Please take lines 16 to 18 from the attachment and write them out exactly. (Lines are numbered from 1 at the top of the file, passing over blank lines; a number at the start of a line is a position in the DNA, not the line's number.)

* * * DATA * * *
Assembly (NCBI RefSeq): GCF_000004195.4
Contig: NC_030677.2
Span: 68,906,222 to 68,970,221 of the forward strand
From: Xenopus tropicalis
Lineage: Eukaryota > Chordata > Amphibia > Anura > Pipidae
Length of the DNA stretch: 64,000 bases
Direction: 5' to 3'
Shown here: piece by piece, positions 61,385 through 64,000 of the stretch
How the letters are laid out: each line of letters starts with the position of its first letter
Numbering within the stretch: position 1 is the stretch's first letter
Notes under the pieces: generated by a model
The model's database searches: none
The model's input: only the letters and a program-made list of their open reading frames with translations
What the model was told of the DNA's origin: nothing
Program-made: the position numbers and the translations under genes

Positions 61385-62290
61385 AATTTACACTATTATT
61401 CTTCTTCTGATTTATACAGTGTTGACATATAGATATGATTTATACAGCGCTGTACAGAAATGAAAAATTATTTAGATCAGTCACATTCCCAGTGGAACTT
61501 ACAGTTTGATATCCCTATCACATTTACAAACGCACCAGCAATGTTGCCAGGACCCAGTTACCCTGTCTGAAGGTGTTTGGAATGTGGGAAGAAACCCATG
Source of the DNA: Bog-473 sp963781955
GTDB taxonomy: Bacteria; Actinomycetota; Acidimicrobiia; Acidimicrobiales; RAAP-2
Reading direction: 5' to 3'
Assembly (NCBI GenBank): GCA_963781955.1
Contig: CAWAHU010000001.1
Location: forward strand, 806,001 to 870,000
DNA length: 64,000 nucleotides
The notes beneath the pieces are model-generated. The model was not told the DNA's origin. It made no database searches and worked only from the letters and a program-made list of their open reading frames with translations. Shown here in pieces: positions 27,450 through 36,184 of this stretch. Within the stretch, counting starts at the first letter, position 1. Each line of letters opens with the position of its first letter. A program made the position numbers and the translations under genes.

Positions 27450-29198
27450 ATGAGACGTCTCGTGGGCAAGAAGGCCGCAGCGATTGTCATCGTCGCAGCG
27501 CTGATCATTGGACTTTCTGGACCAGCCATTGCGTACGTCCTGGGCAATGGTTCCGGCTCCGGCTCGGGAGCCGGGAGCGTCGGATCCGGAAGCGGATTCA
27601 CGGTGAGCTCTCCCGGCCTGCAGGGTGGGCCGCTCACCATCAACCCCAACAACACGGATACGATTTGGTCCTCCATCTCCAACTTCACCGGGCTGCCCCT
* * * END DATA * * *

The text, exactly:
Positions 61385-62290
61385 AATTTACACTATTATT
61401 CTTCTTCTGATTTATACAGTGTTGACATATAGATATGATTTATACAGCGCTGTACAGAAATGAAAAATTATTTAGATCAGTCACATTCCCAGTGGAACTT